Book Review: The Cabinet of Dr. Leng by Douglas Preston & Lincoln Child

I received a review copy from the publisher. This does not affect the contents of my review and all opinions are my own.

The Cabinet of Dr. Leng by Douglas Preston & Lincoln Child

Mogsy’s Rating: 3 of 5 stars

Genre: Mystery, Science Fiction

Series: Book 21 of Aloysius Pendergast

Publisher: Grand Central Publishing (January 17, 2023)

Length: 416 pages

Author Information: Website

I have read a few Preston & Child novels in the past, but never any in the Aloysius Pendergast series. Needless to say, I’ve always been drawn to its mysteries which often feature elements of horror and the paranormal from what I’ve been told. So even though The Cabinet of Dr. Leng is the twenty-first book in this impressively long-running sequence, I was excited at the opportunity to read it when offered a review copy.

That said, I soon realized that what I’ve done is jump unknowingly into the middle of a mini-arc and that much of the events of the story was already in motion, having been set up in the previous book Bloodless. Fortunately though, the authors do such a good job catching you up that the entire experience felt practically seamless for a newcomer like me. The book introduces Aloysius Pendergast and his love interest Constance, who has made a bold move in trying to change her past. Amazingly, her quest has brought her to late 1800s New York City where she plans on tracking down Dr. Enoch Leng, the monster who had taken everything she loved and destroyed her life. But even after disguising herself and covering her tracks, her enemy is a formidable foe who won’t be long fooled.

Meanwhile, back in the present day, Pendergast is determined to give Constance all the advantage he can. Enlisting the help of his friend NYPD Lieutenant Commander Vincent D’Agosta, they try to find a way back to her. And in the FBI, Pendergast’s colleague Special Agent Armstrong Coldmoon is assigned to a bizarre case involving a murder and an attempted theft at a museum.

There are many threads unfolding here, and for the most part they remain separate, as expected for a larger story arc in progress. This simultaneously made things easier to follow but also was a source of confusion wondering how all the pieces are supposed to fit together. As I said, the authors are considerate in keeping the separate plotlines as straightforward and simply as they can, but there is another factor in play here: Time travel.

The Cabinet of Dr. Leng is a mixture of mystery, thriller, and science fiction. I knew this this wasn’t going to be your typical series, but I confess I was still taken by surprise when time traveling came into the picture. Now, time traveling stories and I have a tricky relationship. I’m usually all for them, but they almost always come with a caveat to ignore any plot holes or absurd explanations that might arise. I feel the book handles the logistics behind time travel and the concept of multiple universes well enough, but without spoiling anything, I also thought that in the process of laying everything out there were sections I felt were too drawn out or completely unnecessary. Sometimes it’s better to let your readers’ imaginations do the work, but that’s just my opinion based on personal preference and I do tend to nitpick a lot when it comes to time travel stories.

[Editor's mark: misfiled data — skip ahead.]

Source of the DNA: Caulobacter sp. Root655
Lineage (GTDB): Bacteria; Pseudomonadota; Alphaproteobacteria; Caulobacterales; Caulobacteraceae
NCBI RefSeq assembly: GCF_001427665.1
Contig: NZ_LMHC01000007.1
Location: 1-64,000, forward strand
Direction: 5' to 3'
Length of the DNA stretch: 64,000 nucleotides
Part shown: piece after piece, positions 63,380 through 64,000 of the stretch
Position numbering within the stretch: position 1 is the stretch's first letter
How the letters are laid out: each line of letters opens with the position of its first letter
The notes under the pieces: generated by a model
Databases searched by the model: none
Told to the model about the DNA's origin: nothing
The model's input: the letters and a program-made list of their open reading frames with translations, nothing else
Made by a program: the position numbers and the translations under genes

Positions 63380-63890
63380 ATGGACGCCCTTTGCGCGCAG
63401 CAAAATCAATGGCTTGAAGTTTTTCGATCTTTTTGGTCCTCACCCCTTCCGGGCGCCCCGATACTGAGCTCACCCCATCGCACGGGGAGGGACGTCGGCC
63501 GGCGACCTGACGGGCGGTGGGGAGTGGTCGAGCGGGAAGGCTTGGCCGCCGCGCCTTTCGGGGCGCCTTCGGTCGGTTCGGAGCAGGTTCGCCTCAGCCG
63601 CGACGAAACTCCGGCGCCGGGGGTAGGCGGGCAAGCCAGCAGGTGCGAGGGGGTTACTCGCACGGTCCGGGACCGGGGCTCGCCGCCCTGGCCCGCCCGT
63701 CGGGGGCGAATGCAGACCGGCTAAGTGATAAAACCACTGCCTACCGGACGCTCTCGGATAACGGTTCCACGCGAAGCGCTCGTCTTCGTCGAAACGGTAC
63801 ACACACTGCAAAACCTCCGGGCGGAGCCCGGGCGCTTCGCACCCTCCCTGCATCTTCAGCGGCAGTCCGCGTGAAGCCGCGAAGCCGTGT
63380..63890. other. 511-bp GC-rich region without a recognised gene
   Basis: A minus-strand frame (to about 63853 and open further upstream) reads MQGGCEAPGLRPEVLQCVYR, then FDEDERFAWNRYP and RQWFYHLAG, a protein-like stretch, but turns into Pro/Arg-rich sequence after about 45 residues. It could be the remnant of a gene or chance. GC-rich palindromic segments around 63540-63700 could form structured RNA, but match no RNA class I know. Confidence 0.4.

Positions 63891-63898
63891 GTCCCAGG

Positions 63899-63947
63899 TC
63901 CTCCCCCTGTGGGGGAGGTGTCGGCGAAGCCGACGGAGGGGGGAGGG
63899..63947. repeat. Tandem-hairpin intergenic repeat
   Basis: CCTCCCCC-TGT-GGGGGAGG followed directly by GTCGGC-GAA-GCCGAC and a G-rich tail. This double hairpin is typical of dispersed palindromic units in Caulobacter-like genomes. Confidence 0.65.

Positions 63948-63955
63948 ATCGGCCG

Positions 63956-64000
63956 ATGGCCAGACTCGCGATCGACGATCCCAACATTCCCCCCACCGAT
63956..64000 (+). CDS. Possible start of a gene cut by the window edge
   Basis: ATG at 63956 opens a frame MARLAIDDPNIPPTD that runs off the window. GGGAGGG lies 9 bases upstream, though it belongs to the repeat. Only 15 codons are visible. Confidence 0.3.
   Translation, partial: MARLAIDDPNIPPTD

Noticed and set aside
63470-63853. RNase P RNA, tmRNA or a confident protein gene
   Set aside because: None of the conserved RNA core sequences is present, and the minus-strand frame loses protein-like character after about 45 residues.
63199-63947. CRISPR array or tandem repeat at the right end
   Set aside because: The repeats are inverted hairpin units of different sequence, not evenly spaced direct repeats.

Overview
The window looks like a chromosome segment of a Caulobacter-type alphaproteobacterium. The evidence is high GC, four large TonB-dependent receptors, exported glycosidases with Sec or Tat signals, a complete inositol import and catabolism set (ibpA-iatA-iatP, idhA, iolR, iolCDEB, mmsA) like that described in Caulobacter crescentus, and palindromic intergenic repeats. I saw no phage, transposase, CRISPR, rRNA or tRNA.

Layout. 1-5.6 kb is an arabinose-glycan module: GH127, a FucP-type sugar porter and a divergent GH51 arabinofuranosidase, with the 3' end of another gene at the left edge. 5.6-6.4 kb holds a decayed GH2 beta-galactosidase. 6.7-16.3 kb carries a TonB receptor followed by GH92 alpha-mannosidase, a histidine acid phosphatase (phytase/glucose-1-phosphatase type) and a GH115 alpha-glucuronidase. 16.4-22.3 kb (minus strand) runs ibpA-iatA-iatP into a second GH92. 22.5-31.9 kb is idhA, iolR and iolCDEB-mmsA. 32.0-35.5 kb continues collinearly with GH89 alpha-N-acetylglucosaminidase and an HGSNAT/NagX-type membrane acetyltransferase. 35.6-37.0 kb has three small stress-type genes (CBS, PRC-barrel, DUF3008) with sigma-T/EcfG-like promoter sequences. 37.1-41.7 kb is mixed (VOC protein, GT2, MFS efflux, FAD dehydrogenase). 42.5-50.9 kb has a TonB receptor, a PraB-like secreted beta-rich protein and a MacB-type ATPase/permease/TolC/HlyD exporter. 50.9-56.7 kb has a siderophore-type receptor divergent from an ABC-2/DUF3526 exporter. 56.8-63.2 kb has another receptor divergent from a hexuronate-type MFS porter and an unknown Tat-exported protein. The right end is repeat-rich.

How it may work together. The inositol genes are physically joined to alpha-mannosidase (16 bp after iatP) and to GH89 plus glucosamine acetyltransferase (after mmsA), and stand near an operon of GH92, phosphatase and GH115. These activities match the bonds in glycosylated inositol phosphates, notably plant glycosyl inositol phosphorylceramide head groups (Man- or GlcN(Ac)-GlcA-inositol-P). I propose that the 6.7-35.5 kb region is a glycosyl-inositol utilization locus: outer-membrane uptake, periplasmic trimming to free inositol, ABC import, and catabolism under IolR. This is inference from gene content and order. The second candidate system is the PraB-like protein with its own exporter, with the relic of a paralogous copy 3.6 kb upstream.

Also beware that once you start this book, you’ve pretty much committed yourself to reading the next one as well, as this is pretty obviously the first half of a two-parter. That would also explain how Coldmoon’s thread sort of just hangs there, and I assume his character will take on a much greater role in the follow-up. But there’s plenty more I also want to know, given how the book ends. Preston & Child have created a simply diabolical and creeptastic villain in Dr. Leng, and just thinking about what he did to Constance and her family makes my skin crawl. Some of our characters were left in quite a bind, and I will be waiting with curiosity to see what plot developments will emerge, what solutions will present themselves.

10 Comments on “Book Review: The Cabinet of Dr. Leng by Douglas Preston & Lincoln Child”

  1. It’s very brave of you to jump into the middle of such a big series, not sure I would have done that. But at least it worked out pretty well😁


  2. A novel that deals with time travel and avoids the usual pitfalls of the theme is one that merits attention indeed – even though it means that some more weigh will be added on an already burdened TBR… 😉
    Thanks for sharing!


  3. I’ve been curious about this series each time I see a new book out but you’ve perfectly summed up my hesitation in jumping in, that I’d find myself deep in the middle of a longer running arc. 🙂


    • I probably should have done a little more research before diving in too! I have no problems starting in the middle of a series especially with these authors because I think they write each book to be stand alone enough for new readers curious about their work to jump on board. But they did a little something different with this one, I wish I had known that this was the second book of a mini arc!


  4. Pingback: Bookshelf Roundup 02/05/23: Stacking the Shelves & Recent Reads | The BiblioSanctum

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